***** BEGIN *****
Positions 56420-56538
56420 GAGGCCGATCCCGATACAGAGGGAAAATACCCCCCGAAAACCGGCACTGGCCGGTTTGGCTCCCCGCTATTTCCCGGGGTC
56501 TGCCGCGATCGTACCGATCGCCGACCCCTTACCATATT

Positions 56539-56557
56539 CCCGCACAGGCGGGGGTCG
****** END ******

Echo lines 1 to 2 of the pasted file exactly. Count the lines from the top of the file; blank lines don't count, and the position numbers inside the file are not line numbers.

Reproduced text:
Positions 56420-56538
56420 GAGGCCGATCCCGATACAGAGGGAAAATACCCCCCGAAAACCGGCACTGGCCGGTTTGGCTCCCCGCTATTTCCCGGGGTC